Trump Says He’d Support Allowing Continued Unemployment Benefits Even If States Don’t Pay Any of the Costs
Sunday, President Donald Trump signed a memorandum supporting an additional unemployment benefit but also saying that states will need to agree to foot part of the bill in order for the federal government to pay any of the additional benefits at all, and then reversed that a few hours later while talking to reporters, saying that federal government could cover all the costs — if the governors made a request, drawing concerns about partisan favoritism.
Trump’s memorandum contemplated a $400 weekly additional unemployment benefit with the states expected to pay 25%, or $100, each week, or the unemployed people in their states would receive no money from the feds, and would only receive whatever benefits their state was able to pay.
What Trump said to the reporters on the issue, however, was that the federal government could either pay 75% or all, depending on the state, suggesting that he expected them to “make an application” to request the funds:
We have a system where we can do 100% or we can do 75%, they pay 25, and it will depend on the state, and they will make an application. We will look at it, and we’ll make a decision. So you know, they may be, they’ll pay nothing in some instances or maybe they’ll — a little bit like the National Guard, like the National Guard, as you know. Sometimes we’ll pay all of it depending on the tragedy, or whatever it may be, the disaster. Sometimes the state will pay 40%, 25%, 10% or nothing — depending on how it works out.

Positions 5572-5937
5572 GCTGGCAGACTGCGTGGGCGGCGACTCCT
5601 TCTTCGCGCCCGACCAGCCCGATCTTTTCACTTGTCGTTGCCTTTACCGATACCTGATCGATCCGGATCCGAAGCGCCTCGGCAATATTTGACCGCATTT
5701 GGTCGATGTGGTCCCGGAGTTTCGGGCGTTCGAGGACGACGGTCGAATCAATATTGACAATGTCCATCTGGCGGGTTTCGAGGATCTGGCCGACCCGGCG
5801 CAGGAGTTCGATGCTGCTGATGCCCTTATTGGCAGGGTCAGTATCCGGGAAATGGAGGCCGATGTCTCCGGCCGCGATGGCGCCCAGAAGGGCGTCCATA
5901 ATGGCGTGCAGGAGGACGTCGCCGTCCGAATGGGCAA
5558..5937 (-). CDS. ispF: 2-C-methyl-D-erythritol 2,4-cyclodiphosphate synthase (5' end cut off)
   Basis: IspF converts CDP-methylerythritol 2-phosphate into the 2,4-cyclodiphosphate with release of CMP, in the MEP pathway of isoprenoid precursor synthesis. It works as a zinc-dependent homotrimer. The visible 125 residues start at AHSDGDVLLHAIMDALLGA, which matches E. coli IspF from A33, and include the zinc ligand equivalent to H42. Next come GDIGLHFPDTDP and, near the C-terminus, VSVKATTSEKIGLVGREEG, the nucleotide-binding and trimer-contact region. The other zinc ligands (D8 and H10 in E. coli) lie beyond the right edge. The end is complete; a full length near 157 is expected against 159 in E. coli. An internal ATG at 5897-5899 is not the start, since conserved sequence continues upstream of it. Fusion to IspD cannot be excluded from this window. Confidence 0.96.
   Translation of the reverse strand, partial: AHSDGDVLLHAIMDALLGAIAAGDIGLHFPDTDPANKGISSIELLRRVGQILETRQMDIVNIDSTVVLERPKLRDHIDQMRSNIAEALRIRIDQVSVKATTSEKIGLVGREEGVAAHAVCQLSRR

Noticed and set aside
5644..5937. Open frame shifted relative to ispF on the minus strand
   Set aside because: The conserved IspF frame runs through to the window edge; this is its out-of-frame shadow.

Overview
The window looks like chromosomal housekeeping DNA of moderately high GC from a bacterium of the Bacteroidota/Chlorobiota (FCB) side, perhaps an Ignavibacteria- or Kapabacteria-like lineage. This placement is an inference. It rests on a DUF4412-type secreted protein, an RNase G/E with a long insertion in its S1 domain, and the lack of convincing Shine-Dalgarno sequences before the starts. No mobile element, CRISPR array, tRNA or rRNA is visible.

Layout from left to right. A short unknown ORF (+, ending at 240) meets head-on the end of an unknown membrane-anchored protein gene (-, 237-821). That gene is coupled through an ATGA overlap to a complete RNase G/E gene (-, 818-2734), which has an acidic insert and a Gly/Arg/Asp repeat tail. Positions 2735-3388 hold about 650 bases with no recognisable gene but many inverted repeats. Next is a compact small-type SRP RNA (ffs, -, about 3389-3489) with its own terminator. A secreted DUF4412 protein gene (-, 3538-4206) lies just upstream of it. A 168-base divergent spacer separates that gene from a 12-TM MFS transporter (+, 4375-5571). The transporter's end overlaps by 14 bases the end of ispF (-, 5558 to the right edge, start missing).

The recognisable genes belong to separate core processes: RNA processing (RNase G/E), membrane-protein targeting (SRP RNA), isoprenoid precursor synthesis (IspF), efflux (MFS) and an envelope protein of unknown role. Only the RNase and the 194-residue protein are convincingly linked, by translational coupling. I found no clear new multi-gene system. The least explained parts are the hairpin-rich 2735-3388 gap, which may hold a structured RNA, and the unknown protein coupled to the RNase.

CNN’s Boris Sanchez noted that a lot of the states “are nearly broke right now,” due to the pandemic, and asked Republican strategist and CNN commentator Doug Heye for his thoughts.
“The devil is in the details” with Trump, said Heye. “When he says it depends on the state, it probably really depends on the state and where they voted last time and potentially where they’ll vote this time as to whether or not something would be fully funded or they’ll be left out to dry.”
“I’m old enough to remember when Republicans were against mandates and would speak out against executive overreach and executive orders,” Heye quipped.
“But ultimately, this is a Hail Mary that the president is throwing,” he added. “He sees the same polling that everybody else does. He knows that — or at least the campaign and the White House know — that he’s massively unpopular as far as the handling of Covid. And so he has to do whatever he can to be seen taking some kind of action while Congress is at a stalemate. With potentially no college football potentially this season, these may be the only Hail Marys we get to see.”
Watch the video above, via CNN.
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